Two wrongs don’t make a right. That was one of my Dad’s most annoying maxims that he’d deploy to drown out arguments with me while growing up. He still does to this day, come to think of it. Still, the phrase has a certain pertinency to it given this week’s polarised debate on speed limits for ships.
One proposal put forward to International Maritime Organization (IMO) ahead of this month’s important gathering of the Marine Environment Protection Committee (MEPC) promotes the idea of an incentives-driven, goal-based approach to speed up the industry’s decarbonisation process.
This concept however is opposed by many owners who have this week nailed their colours to the ‘go slow’ mast.
A growing number of shipping companies – today’s figure stands at 115 – are backing France’s call for global speed limits for ships. The signatories, a majority of whom are Greek, are not from the liner fraternity. However, they have come up with a proposal to set maximum annual average speeds for containerships, and maximum absolute speeds for the remaining ship types, which take account of minimum speed requirements.
The self-serving proposal, long discussed by the shipping community including at last year’s Posidonia, attempts to paint the signatories in a green light, yet I’d be disappointed if it became reality. It’s yet another Band-Aid covering up the gaping wound ships are unleashing on the planet.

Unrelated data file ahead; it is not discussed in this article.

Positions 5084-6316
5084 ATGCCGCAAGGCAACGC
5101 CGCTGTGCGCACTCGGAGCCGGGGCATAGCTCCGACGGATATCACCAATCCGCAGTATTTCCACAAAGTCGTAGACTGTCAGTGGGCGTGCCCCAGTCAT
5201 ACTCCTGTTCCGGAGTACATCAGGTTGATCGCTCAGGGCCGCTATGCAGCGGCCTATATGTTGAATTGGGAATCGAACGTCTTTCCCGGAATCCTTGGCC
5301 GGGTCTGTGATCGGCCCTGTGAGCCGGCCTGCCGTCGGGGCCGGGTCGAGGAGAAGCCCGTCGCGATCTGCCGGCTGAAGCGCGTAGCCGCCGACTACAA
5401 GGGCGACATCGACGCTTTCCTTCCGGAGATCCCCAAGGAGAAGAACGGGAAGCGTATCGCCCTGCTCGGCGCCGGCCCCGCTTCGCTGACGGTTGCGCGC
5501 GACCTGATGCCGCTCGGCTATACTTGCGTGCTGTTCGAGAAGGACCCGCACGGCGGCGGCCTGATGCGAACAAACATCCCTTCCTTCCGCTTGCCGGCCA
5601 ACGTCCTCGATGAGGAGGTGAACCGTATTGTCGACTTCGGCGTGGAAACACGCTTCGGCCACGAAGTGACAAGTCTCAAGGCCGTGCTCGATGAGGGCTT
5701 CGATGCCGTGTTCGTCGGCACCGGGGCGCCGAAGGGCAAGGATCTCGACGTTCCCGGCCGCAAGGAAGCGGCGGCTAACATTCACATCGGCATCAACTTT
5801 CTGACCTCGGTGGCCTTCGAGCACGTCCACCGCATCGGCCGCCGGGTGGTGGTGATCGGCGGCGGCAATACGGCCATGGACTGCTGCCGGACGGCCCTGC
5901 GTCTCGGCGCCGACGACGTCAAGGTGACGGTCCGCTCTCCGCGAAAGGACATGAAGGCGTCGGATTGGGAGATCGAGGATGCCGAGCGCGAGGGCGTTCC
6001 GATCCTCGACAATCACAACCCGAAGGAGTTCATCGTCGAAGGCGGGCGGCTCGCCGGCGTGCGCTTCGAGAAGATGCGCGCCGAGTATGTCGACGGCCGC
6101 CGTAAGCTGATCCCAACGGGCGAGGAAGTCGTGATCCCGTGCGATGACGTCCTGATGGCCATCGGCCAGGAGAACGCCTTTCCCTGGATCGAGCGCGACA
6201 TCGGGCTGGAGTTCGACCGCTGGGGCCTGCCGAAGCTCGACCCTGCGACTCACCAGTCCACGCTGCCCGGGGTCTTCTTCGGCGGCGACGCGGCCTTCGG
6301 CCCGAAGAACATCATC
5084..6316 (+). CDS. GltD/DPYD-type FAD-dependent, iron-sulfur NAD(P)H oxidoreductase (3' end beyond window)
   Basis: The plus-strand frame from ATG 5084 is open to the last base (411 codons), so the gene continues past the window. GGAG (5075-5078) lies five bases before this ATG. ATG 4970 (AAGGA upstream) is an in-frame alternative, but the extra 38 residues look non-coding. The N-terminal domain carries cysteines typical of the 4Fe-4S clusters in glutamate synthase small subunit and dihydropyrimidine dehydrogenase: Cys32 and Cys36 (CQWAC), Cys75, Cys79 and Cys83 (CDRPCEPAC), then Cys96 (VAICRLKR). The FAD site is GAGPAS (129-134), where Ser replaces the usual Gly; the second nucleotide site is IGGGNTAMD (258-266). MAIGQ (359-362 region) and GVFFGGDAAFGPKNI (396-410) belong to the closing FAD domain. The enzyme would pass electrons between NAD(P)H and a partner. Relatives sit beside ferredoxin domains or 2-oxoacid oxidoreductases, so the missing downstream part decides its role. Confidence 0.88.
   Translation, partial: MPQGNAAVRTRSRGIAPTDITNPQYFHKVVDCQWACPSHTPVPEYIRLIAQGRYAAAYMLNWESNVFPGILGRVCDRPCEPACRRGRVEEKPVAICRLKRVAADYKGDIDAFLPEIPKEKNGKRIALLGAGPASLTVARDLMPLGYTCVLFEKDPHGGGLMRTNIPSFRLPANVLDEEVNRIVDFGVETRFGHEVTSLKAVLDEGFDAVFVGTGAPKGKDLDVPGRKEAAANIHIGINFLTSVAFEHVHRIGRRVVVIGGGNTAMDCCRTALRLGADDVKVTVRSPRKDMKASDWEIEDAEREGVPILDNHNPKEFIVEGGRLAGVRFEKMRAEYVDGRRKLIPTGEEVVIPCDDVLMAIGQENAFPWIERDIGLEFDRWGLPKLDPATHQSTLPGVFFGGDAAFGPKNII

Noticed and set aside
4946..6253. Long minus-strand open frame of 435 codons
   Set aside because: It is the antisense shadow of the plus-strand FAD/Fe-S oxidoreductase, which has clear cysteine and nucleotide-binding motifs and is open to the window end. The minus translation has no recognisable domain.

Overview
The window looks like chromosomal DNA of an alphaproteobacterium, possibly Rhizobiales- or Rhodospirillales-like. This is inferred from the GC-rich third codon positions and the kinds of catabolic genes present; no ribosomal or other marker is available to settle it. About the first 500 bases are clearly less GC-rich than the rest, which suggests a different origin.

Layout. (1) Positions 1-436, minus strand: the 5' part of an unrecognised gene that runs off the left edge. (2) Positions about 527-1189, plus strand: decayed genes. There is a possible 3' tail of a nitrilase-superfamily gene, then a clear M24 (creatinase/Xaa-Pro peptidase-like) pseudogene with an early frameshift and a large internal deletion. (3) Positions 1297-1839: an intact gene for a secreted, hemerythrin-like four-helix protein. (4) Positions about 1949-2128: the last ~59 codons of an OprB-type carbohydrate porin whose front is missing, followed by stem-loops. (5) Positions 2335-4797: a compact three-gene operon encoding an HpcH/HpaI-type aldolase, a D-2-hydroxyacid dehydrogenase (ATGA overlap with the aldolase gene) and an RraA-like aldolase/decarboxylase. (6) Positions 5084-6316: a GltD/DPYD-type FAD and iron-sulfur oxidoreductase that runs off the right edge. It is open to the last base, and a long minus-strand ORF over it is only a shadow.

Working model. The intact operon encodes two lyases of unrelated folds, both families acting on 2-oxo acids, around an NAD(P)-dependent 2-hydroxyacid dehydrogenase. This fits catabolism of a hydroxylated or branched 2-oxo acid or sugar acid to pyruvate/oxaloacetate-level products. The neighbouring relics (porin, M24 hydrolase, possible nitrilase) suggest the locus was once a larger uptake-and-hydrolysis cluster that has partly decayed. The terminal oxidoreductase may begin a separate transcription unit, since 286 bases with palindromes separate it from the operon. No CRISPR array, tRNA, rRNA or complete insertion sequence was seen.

By being forced to go slow, capacity will be soaked up, rates will rise and new ships with today’s old polluting technology would be ordered soon. This is not a solution to today’s decarbonisation drive. It is however a very handy hedge for signatories concerned about rising fuel prices come the start of the global sulphur cap next year.
I’d also take issue with the part of the open letter sent to the IMO earlier this week that states: “[R]ecent studies also suggest that ships are speeding up again as global demand recovers”. This is highly debatable and does not pertain to all ship types. The fact is shipping has been in a de facto slow steaming era for the past decade. Data from Clarksons Research sent to Splash today shows that that on a general level speeds have come down in tankers and bulkers by 15-20% since 2008 and for containers around 25% over the same period.
For me, Anne Steffensen, director general of Danish Shipping, Denmark’s shipowners’ association, summed up the two differing viewpoints – goal-based versus go slow – the best of all when interviewed by Splash.
“A goal-based approach gives a level playing field and drives innovation towards new fuel types whereas speed limits will not solve the problem and risk being a sleeping pill,” Steffensen, a former ambassador, said, not mincing her words.
Splash will be reporting from MEPC in 10 days’ time.
A major factor for the recent rally in Capesize rates has been the reaction from owners to the Vale dam disaster: Vessel speeds declined, pushing available supply down by an est. 3%-4%. As the chart shows, avg Cape speed has declined ~0.5kts.#shipping #drybulk #maritime $BDRY pic.twitter.com/CRzg1wob1W
— Dry Bulk ETF (@DryBulkETF) May 1, 2019